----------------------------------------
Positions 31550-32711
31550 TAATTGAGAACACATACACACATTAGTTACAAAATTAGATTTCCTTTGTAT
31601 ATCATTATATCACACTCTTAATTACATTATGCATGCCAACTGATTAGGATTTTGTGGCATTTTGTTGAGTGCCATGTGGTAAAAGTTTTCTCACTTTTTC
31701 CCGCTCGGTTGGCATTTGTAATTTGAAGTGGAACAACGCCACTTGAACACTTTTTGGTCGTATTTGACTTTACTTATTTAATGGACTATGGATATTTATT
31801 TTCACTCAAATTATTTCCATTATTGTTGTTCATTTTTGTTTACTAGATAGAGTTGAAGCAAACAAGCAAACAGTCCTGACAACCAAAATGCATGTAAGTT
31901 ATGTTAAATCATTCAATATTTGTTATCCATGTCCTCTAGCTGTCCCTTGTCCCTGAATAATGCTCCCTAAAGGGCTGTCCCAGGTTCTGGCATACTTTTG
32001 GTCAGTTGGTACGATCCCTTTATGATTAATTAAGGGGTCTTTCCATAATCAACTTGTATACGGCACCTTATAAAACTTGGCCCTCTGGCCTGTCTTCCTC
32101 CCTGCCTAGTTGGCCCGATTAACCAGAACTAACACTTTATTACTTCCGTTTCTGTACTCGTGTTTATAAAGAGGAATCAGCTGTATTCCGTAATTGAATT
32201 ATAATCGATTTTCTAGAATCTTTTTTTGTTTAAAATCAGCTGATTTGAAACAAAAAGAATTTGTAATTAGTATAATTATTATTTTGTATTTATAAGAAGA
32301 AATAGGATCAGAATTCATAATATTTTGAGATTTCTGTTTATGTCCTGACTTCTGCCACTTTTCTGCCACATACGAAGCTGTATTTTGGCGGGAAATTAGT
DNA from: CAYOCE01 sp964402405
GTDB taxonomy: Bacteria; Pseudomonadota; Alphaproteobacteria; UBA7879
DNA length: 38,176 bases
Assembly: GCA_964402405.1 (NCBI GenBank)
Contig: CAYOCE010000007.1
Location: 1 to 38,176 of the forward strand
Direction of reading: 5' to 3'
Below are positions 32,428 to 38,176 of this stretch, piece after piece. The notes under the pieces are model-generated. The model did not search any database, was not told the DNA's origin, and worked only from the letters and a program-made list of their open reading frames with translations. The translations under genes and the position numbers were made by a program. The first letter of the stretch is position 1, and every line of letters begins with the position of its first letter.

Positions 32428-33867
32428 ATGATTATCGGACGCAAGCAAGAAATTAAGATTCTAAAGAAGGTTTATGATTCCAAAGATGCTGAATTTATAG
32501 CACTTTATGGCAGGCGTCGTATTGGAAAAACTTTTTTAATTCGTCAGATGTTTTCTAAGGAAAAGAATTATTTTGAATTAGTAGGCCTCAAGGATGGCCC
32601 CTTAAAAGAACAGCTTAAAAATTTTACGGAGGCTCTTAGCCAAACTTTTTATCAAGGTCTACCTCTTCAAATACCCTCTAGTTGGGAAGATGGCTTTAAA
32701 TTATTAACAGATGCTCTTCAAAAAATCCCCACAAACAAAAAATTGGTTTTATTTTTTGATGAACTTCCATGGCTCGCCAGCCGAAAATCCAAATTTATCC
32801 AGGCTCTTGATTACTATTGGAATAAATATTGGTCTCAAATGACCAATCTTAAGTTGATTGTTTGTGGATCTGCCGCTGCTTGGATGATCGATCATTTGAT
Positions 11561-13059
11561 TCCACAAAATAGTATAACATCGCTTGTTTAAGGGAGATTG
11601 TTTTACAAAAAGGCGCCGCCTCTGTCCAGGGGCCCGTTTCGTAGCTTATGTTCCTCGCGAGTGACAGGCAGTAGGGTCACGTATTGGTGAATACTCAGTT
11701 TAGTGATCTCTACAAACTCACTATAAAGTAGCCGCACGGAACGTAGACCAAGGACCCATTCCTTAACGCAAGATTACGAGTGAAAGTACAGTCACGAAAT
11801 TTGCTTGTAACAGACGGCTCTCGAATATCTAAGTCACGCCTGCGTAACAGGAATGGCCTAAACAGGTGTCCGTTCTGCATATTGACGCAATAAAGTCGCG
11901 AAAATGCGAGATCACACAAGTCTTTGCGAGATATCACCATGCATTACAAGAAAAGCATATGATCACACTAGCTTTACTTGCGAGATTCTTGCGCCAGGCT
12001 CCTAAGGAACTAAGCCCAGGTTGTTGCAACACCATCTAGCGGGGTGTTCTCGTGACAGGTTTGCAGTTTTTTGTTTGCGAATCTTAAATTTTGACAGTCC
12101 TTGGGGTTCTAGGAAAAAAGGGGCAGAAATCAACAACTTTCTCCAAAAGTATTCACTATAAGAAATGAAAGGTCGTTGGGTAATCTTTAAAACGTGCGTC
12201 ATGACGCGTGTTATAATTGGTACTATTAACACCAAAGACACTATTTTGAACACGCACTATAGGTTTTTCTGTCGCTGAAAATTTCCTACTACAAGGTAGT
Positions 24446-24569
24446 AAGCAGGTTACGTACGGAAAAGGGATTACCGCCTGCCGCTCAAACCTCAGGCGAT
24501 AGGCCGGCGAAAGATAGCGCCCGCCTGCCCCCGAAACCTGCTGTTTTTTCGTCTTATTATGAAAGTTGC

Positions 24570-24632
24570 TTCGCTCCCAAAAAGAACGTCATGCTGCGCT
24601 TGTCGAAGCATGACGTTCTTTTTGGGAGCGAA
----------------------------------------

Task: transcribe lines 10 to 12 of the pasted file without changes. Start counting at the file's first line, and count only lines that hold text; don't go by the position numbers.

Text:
32301 AATAGGATCAGAATTCATAATATTTTGAGATTTCTGTTTATGTCCTGACTTCTGCCACTTTTCTGCCACATACGAAGCTGTATTTTGGCGGGAAATTAGT
DNA from: CAYOCE01 sp964402405
GTDB taxonomy: Bacteria; Pseudomonadota; Alphaproteobacteria; UBA7879